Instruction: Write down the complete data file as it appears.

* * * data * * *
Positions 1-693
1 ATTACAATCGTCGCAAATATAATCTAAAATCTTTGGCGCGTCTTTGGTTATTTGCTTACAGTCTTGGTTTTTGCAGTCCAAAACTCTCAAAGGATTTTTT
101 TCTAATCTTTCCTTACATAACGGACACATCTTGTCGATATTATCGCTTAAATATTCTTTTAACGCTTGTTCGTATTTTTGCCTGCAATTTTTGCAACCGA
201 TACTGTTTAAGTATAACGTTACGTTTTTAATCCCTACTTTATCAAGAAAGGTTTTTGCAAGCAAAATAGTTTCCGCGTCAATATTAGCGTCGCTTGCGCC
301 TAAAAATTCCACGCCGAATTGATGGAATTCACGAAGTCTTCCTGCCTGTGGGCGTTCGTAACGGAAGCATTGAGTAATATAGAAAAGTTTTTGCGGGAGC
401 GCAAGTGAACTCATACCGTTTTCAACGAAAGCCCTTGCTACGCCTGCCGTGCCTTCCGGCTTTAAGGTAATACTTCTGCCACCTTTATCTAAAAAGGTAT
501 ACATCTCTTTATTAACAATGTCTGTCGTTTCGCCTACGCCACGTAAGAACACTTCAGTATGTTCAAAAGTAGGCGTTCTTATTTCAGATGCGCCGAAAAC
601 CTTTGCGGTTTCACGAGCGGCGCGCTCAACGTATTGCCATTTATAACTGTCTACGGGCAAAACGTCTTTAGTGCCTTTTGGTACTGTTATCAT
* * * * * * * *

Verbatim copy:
Positions 1-693
1 ATTACAATCGTCGCAAATATAATCTAAAATCTTTGGCGCGTCTTTGGTTATTTGCTTACAGTCTTGGTTTTTGCAGTCCAAAACTCTCAAAGGATTTTTT
101 TCTAATCTTTCCTTACATAACGGACACATCTTGTCGATATTATCGCTTAAATATTCTTTTAACGCTTGTTCGTATTTTTGCCTGCAATTTTTGCAACCGA
201 TACTGTTTAAGTATAACGTTACGTTTTTAATCCCTACTTTATCAAGAAAGGTTTTTGCAAGCAAAATAGTTTCCGCGTCAATATTAGCGTCGCTTGCGCC
301 TAAAAATTCCACGCCGAATTGATGGAATTCACGAAGTCTTCCTGCCTGTGGGCGTTCGTAACGGAAGCATTGAGTAATATAGAAAAGTTTTTGCGGGAGC
401 GCAAGTGAACTCATACCGTTTTCAACGAAAGCCCTTGCTACGCCTGCCGTGCCTTCCGGCTTTAAGGTAATACTTCTGCCACCTTTATCTAAAAAGGTAT
501 ACATCTCTTTATTAACAATGTCTGTCGTTTCGCCTACGCCACGTAAGAACACTTCAGTATGTTCAAAAGTAGGCGTTCTTATTTCAGATGCGCCGAAAAC
601 CTTTGCGGTTTCACGAGCGGCGCGCTCAACGTATTGCCATTTATAACTGTCTACGGGCAAAACGTCTTTAGTGCCTTTTGGTACTGTTATCAT